In the study, appearing in the current issue of PLOS ONE, researchers reviewed health records for 58 adults with the disease and compared the effectiveness of three chemotherapy treatments vinblastine/prednisone, 2-Chlorodeoxyadenosine, and cytosine arabinoside.
“Cytarabine (cytosine arabinoside) is clearly the winner here it’s the most effective and least toxic,” said Dr. Ken McClain, professor of pediatrics hematology/oncology at BCM and director of the Histiocytosis Program at Texas Children’s Cancer Center.
The study is important because LCH is rare in adults and there is very little research on the disease. There have been no studies in the literature up to now that compare different treatments, according to McClain.
“The number one thing that I hope comes out of this study is that physicians stop using vinblastine/prednisone, which is the least effective and most toxic chemotherapy treatment for this disease,” he said.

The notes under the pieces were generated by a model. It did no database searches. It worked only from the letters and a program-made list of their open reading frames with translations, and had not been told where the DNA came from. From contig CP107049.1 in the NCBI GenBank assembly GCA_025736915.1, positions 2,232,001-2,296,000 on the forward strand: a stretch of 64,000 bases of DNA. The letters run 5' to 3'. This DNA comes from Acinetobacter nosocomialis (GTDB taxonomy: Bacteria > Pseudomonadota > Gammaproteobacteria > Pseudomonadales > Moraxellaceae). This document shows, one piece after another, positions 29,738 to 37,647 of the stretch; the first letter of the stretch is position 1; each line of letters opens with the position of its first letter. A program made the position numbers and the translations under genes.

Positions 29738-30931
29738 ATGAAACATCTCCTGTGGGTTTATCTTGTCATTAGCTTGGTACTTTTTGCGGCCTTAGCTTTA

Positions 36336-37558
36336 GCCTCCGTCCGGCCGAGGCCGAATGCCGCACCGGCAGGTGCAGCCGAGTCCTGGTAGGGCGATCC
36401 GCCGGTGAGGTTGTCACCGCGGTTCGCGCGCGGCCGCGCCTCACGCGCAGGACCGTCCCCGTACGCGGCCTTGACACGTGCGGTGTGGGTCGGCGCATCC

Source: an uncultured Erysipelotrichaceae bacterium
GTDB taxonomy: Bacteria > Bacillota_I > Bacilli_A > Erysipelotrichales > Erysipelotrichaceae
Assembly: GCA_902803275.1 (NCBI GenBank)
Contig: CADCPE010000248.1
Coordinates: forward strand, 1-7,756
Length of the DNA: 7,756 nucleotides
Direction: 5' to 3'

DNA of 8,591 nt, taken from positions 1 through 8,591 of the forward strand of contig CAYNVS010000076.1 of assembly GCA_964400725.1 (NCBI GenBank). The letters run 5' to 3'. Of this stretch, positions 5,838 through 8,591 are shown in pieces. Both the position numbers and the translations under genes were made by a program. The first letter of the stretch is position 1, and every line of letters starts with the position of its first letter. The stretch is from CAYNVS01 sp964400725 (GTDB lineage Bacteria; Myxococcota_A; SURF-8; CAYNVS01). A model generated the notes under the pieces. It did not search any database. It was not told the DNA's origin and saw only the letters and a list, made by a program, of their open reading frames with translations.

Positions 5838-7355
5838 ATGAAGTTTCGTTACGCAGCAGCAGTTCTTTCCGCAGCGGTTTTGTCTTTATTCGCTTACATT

LCH occurs when white blood cells called histiocytes and lymphocytes gather together and attack the skin, bones, brain, gastrointestinal system, major organs, mouth and ears. It affects children and adults and can range from a single skin lesion to multi-organ involvement. It can be chronic and debilitating and, in some cases, fatal.
The study reviewed patients who were seen from 2001 to 2011 at BCM. It offers data that could be useful for future clinical trials but, more importantly, it provides literature for physicians who do not know how to treat patients with this rare disease.
McClain is a leading expert on LCH for both children and adults with this disease.
The Texas Children’s Cancer Center is a joint program of BCM and Texas Children’s Hospital.